Our prodigious pair of apple trees generously offer basketfuls of blushing fruit to family and friends willing to pick. The dropped or blemished fruit are treats rolled under fence to eager cows. Contentment wafts on spiced fragrance of apple-pie-in-a-jar syrup that simmers in large pot on basement stove. Steam from water bath canner spreads warm humidity indoors.

Fall rain dampens farmers’ spirits, swells soybeans in their pods, and muddies fields. “A killing frost is what we need” for corn stalks to die so matured ears plump with kernels can be harvested. The farmer checks weather forecast every night. At last, it steals in with the dawn, silently smothering the grass and finishing off the last droopy flowers.

 

icing on orchard

may ruin or ripen crops

winter’s first whisper

 

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photo by lynn

 

 

fantastical concert

Linking to Carpe Diem Haiku Kai today.

 

thunder snow, light show

aurora borealis

celestial drum set

 

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image:  free wallpaper download

 

See USA Today video of northern lights from the international space station.

 

autumn’s perfume

 

warm apple cider

we sip fall, wrapped in blanket

spice perfumes chill air

 

 

 

mexico city trembles

Elsie at Ramblings challenges us to write senryu with: earthquake & ruins


 

 

earth quakes beneath feet

apartment wall splits open

huddle in ruins

 

500th anniversary year

Joining with tanka challenge at Ramblings of a Writer, include: history, surrounded.

 

true church will stand strong

surrounded by witnesses

joined in history

reformation revival

proves perseverance of saints

 

 

Of course, Christ’s true church is neither a building nor a denomination but the history of the Wittenberg church is interesting:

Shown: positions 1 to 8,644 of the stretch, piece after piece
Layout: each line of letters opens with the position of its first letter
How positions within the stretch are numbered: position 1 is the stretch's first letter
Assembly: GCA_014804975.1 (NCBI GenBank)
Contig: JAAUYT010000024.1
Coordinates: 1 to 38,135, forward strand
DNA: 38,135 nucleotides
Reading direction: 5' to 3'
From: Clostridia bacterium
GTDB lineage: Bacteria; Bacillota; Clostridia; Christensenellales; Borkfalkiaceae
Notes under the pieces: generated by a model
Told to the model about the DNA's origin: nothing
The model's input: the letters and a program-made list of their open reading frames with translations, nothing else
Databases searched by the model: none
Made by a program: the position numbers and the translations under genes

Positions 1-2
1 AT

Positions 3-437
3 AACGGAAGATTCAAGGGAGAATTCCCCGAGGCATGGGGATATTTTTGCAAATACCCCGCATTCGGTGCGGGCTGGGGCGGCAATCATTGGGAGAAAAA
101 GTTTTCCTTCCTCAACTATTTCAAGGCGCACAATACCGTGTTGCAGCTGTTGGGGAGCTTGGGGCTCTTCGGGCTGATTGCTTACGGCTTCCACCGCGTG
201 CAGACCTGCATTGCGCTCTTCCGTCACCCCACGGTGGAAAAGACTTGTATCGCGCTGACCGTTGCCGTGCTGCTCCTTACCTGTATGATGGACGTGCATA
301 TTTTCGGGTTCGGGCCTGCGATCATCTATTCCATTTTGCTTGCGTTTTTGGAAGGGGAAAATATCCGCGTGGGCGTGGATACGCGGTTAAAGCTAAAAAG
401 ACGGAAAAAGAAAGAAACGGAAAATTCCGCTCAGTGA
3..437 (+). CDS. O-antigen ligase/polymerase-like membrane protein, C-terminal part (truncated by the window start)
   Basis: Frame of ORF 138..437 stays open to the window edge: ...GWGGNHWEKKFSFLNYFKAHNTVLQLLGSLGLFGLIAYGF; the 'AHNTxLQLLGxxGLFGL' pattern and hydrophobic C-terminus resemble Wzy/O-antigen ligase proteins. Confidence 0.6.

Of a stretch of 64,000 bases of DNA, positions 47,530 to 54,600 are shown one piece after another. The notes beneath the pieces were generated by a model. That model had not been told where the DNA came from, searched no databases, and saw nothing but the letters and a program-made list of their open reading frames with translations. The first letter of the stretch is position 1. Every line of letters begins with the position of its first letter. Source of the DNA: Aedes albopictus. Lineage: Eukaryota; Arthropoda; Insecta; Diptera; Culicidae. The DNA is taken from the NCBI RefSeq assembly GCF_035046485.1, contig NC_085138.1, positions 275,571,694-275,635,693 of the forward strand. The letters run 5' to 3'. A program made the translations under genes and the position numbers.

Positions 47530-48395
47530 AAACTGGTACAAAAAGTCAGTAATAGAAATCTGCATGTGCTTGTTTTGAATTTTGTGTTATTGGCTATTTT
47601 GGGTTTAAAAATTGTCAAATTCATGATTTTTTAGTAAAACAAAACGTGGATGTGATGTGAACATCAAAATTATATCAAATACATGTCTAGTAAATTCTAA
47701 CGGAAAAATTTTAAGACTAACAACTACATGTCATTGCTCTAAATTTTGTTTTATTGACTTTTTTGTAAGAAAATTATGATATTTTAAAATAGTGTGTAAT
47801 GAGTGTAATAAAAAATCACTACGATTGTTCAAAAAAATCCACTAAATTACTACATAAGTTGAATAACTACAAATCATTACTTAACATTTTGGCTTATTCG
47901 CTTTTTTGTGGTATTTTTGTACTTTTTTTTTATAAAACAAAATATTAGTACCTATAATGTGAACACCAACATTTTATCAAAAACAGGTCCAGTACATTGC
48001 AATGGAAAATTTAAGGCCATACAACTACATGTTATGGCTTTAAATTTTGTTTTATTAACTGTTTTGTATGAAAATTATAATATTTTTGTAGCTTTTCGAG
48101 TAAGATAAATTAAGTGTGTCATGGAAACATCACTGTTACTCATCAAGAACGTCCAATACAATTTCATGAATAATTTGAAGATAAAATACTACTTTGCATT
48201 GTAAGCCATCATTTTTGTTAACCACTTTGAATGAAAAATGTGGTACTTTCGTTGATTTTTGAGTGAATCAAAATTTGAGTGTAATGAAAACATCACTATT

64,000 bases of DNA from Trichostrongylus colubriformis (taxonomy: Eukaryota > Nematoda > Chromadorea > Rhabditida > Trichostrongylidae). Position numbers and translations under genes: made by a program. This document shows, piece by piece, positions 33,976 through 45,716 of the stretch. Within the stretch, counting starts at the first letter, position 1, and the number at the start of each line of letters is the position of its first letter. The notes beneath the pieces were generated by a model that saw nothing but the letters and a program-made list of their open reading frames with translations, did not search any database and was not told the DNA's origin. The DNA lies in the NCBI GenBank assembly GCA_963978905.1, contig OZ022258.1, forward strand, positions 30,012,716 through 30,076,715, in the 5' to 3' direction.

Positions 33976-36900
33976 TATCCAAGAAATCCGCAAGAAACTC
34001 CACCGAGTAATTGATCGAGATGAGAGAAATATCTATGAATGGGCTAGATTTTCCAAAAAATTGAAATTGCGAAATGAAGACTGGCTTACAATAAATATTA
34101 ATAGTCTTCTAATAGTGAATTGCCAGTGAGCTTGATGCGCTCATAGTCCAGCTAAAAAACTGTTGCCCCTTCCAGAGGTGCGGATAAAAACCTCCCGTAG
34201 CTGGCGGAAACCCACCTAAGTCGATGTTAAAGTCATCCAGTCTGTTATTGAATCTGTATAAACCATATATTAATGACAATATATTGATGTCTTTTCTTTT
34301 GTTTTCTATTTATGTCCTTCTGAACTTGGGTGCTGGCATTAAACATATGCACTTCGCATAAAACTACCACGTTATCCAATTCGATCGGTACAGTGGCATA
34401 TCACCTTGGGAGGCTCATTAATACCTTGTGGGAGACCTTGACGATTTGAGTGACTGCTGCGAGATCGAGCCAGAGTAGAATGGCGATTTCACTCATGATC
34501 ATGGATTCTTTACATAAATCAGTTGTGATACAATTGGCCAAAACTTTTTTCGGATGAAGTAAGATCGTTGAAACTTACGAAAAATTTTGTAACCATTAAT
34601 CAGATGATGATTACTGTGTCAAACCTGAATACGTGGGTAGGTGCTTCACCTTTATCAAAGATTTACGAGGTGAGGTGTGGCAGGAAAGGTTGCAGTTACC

All Saints’ Church, commonly referred to as Schlosskirche (Castle Church) and sometimes known as the Reformation Memorial Church, is a Lutheran church in Wittenberg, Germany.

The main portal was often used by the university staff to pin up messages and notices. On 31 October 1517, the eve of All Saints’ Day, Martin Luther posted his Ninety-five Theses on the doors of All Saints’ Church. This act, meant to promote a disputation on the sale of indulgences, is commonly viewed to be a catalyst for the Protestant Reformation…

The church became the burial site of Frederick the Wise (1525), Martin Luther himself in 1546, and of Philipp Melanchthon (1560).

During the Seven Years’ War the Wittenberg fortress was occupied by the Prussian Army and shelled by Imperial forces. In 1760, the Castle Church was destroyed by a fire resulting from the bombardment. The blaze left only half of the foundation standing, and none of the wooden portals survived but All Saints’ was soon rebuilt…

After Wittenberg was incorporated into the Prussian Province of Saxony, King Frederick William IV, in 1858, ordered commemorative bronze doors to be mounted onto the jambs where the original wooden ones had hung. On the doors the Theses are inscribed in their original Latin.

On the occasion of the fourth centenary of Luther’s birth in 1883, an extensive restoration of All Saints’ in a Neo-Gothic style was begun. (source: Wikipedia)